As they returned home, the group was brutally attacked by a band of terrorists. Two Americans, Ted Burgon (from Oregon) and Rick Spier (from Colorado), and an Indonesian man were killed in the ambush. The attack, which occured less than a half-mile away from an Indonesian military check point, went on for approximately 45 minutes. Hundreds of rounds were fired at the teachers and their vehicles. Most of the survivors, including the six-year old child, were shot. Several of the teachers were shot multiple times and suffered horrible injuries.

Ted Burgon of Sunriver, Oregon was killed and his wife Nancy suffered facial cuts and abrasions. Rick Spier of Littleton, Colorado was killed, and his wife Patsy was shot in the back and foot. Francine Goodfriend of Rockford, Illinois was shot and has a spinal cord injury.

Steven Emma of Broward County, Florida was shot in the legs, buttocks, and suffered injuries to his back. Lynn Poston of Olga, Washington was shot in the shoulder and legs. Suandra Hopkins of Sunriver, Oregon was shot in the side, legs, and pellets around the eye and his wife Taia was shot in the buttocks.

Following the attack, the Indonesian Police promptly began an investigation. They collected evidence, interviewed witnesses and reconstructed the ambush. The Indonesian Police issued a report (that I ask for unamous consent to submit for the record) concluding, "there is a strong possibility that the Tambagapura case was perpetrated by members of the Indonesian National Army Force, however, it still needs to be investigated further."

In early November 2002, the Sydney Morning Herald reported that "United States intelligence agencies have intercepted messages between Indonesian army commanders indicating that they were involved in staging an ambush at the remote mine in which three school teachers, two of them Americans, were killed...." The Washington Post has reported these same intelligence intercepts.

Despite this intelligence, the investigation of the attack has faltered. The Indonesian Police have been effectively removed from the case due to their report that implicated the military. The two senior Indonesian police officers who uncovered evidence of the army's involvement have been transferred to new posts, and the investigation has now been handed over to a joint military police team. Not surprisingly, the Indonesian military has exonerated itself. American investigative teams, including the FBI, have not been able to complete their investigations due mainly to the Indonesian military's refusal to cooperate and its tampering of evidence.

The evasions and obstructions of the Indonesian military are wholly unacceptable, and it is incumbent upon this Congress to see that a thorough investigation is conducted. The victims of this brutal attack deserve no less. My amendment is, therefore, intended to ensure that the perpetrators of this heinous crime against Americans are brought to justice. To the extent that the Indonesian military was involved, the United States should insist on criminal prosecution of all involved parties.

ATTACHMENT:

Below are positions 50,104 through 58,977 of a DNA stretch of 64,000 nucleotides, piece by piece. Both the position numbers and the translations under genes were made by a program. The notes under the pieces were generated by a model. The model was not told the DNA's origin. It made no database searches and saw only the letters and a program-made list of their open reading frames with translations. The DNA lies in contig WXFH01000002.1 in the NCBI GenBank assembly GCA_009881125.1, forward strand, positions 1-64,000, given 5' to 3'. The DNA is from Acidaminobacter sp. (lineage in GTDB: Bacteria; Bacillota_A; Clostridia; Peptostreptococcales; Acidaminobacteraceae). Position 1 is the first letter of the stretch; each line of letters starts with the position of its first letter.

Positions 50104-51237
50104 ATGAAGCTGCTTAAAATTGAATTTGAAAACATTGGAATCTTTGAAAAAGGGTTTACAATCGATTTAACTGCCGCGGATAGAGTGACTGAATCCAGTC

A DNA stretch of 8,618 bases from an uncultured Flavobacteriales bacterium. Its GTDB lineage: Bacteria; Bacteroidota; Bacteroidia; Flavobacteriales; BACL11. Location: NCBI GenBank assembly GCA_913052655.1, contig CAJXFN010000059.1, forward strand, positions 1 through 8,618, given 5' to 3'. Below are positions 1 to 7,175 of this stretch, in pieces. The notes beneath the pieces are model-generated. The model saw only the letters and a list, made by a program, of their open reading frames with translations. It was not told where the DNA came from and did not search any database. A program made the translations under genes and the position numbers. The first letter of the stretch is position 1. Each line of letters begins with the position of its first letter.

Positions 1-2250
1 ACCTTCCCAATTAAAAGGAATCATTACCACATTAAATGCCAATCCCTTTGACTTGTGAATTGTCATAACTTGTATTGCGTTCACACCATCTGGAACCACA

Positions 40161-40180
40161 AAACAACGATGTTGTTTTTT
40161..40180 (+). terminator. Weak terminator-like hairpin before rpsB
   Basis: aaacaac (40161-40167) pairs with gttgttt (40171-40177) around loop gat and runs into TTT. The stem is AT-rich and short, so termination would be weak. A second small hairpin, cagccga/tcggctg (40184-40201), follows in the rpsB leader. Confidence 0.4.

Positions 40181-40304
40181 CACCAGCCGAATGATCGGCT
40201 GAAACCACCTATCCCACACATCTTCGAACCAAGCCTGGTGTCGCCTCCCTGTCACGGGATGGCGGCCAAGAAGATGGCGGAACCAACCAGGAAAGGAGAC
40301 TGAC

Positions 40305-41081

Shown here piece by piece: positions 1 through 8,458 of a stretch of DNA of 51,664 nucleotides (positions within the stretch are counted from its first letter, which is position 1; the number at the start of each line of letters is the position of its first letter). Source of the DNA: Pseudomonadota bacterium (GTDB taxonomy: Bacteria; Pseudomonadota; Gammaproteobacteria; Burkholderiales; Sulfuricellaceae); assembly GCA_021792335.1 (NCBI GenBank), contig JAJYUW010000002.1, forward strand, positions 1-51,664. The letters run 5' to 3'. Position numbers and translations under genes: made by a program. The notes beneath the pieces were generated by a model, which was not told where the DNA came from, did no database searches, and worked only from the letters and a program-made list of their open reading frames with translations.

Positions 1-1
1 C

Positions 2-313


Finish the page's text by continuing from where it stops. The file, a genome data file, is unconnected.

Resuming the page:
My amendment would limit Indonesia from receiving International Military Education and Training (IMET) funds until the President certifies to Congress that the Government of Indonesia and the Indonesian Armed Forces are taking effective measures, including cooperating with the Director of the FBI, in conducting a full investigation of the attack and to criminally prosecute the individuals responsible for the attack.

My amendment will not prohibit the United States from continuing to conduct programs or training with the Indonesian Armed Forces, including counter-terrorism training, officer visits, port visits, or educational exchanges that are being conducted on the date of enactment it would prevent future exchanges.

Mr. Chairman, this amendment is important. It gives voice to our commitment that the United States will hold accountable the perpetrators and protectors of terrorism. We will exhaust every means to protect our citizens. We will pursue terrorists wherever they may be and hold to account. We will demand justice for attacks against our citizens and withhold aid from thosecountries that do not cooperate in bringing terrorists to justice. As President Bush has stated, "if you are not with us you are against us." It is time for Indonesia to choose who it will align itself with, the terrorists or the coalition of nations that bring them to justice.

Make no mistake, a vote against this amendment is a vote against holding nations accountable for terrorist attacks.